Despite fragility of Nepal's peace process, UN envoy voices cautious optimism
15 January 2010 – Although Nepal’s four-year-old peace process that ended a 10-year war between the Government and Maoists remains fragile and concerns that it could derail are real, the recent urgency shown by the parties in focusing on peace-related issues gives some grounds for hope, the top United Nations official there said today.
“Although the hour is late, the recent actions by the Government and the parties, if followed through with vigour, have the potential to usher in constructive actions for the next stage of Nepal’s democratic transition,” Secretary-General Ban Ki-moon’s Special Representative Karin Landgren told the Security Council.
She cited the lifting three weeks ago by the Unified Communist Party of Nepal-Maoist (UCPN-M) of its blockade of Parliament, the establishment last week by the three major parties – Nepali Congress, Communist Party of Nepal-Unified Marxist-Leninist (UML) and UCPN-M ¬– of a high-level mechanism to resolve outstanding issues, notably the integration and rehabilitation of Maoist troops, and the long-awaited discharge of 4,000 mainly under-age Maoist soldiers.
In addition, the special committee set up to address the supervision, integration and rehabilitation of over 19,000 Maoist soldiers has resumed meetings and is considering a timetable for the proper integration of an agreed number into the security forces and the re-absorption of the others into society. Other issues to resolve include the scope of presidential authority that replaced the monarchy.
“Encouraging as recent developments have been, it is imperative to follow through and resolve the outstanding main tasks in the peace process,” Ms. Landgren said. “Until that happens, the peace process will remain at risk.”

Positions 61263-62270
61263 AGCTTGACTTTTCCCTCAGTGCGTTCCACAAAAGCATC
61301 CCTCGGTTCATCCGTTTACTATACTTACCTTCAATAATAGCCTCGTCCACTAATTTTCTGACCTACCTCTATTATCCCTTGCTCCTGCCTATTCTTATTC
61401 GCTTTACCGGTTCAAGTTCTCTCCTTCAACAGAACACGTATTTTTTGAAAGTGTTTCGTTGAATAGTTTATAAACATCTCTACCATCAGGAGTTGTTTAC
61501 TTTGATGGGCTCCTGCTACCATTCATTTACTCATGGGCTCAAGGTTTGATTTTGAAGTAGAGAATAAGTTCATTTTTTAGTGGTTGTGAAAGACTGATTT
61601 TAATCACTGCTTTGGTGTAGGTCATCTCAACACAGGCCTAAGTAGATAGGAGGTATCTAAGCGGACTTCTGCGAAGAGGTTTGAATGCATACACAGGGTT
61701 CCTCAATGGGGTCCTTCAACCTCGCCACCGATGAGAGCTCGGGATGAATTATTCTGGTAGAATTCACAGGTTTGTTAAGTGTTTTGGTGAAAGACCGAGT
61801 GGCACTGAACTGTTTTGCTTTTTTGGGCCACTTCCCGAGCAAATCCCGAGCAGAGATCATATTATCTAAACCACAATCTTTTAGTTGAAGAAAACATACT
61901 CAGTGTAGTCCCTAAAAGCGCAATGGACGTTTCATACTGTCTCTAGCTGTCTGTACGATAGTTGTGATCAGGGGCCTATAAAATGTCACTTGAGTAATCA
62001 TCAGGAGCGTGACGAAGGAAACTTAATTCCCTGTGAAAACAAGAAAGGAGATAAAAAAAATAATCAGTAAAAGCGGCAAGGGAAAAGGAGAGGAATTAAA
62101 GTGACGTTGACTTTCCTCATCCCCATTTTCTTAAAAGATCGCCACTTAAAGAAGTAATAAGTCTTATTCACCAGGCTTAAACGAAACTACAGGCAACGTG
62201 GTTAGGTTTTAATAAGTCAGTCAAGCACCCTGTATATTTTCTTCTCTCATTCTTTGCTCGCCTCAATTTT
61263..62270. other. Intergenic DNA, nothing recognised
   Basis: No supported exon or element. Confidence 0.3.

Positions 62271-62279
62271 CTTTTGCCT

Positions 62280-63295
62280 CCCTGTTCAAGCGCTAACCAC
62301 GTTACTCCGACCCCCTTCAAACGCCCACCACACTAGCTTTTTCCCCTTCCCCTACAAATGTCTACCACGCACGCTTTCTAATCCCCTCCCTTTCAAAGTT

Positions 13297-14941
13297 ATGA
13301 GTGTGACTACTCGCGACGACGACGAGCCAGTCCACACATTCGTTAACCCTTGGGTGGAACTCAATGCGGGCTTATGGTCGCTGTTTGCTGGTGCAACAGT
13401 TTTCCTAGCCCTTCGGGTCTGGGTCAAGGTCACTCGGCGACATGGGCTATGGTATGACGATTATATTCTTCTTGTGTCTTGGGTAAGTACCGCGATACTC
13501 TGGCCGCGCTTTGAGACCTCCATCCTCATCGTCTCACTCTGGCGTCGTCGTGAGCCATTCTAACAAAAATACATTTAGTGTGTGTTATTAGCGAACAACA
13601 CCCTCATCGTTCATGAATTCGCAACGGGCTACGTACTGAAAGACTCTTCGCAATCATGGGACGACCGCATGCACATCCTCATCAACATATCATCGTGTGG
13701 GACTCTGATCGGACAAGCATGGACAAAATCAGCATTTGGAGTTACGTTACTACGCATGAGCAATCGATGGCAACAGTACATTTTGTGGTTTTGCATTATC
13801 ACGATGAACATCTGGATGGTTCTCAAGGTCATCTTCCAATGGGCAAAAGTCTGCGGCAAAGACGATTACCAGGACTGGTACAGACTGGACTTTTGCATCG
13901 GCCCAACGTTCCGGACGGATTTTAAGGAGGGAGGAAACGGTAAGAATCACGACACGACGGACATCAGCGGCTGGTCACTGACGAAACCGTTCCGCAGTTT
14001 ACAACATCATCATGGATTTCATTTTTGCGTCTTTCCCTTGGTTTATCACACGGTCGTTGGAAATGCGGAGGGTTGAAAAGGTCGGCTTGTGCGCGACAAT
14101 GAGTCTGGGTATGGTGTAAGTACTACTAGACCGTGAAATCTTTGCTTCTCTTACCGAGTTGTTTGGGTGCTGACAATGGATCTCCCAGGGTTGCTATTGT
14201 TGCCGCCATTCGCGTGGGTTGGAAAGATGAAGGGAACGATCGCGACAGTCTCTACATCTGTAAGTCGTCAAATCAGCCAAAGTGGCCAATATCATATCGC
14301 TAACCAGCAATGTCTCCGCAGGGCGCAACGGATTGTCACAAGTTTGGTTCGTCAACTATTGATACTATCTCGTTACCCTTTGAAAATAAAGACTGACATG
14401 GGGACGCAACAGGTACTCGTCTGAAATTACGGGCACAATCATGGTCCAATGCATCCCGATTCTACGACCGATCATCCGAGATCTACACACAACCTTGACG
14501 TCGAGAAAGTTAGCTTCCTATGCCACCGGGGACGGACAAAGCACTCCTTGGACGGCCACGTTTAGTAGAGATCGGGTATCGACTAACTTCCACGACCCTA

Under the peace process a new constitution is scheduled to be promulgated by 28 May 2010 and she recommended that the Council agree to the Government’s request to extend the UN Mission in Nepal (UNMIN) for another three months and three weeks, after the expiration of its current mandate on 23 January.
UNMIN was set up at the request of the Government in 2007 to monitor the management of arms and armed personnel of the former Royal Nepal Army and its foe, the Communist Party of Nepal (Maoist), which is now UCPN-M. It has an authorized strength of 278 personnel. As of December, 31 per cent of its 192 civilian personnel were women as were 5 of the 72 arms monitors.
“The parties have recently sought greater common ground, giving rise to cautious optimism that progress can be made in the peace process,” Mr. Landgren said. “There are positions on the political left and right alike, however, arguing against the merits of peaceful resolution and adherence to the original agreements, and some speak of a fresh confrontation as being inevitable.
“Fears have not fully receded that the Maoists have reneged on their acceptance of the democratic principles laid down in the peace agreements, and that the Government lacks sincerity in implementing critical reforms.”
In a report released earlier this week, Mr. Ban warned that Nepal’s peace process remained largely stalled and the major disagreements “remain unresolved, increasing the risk of its collapse.”
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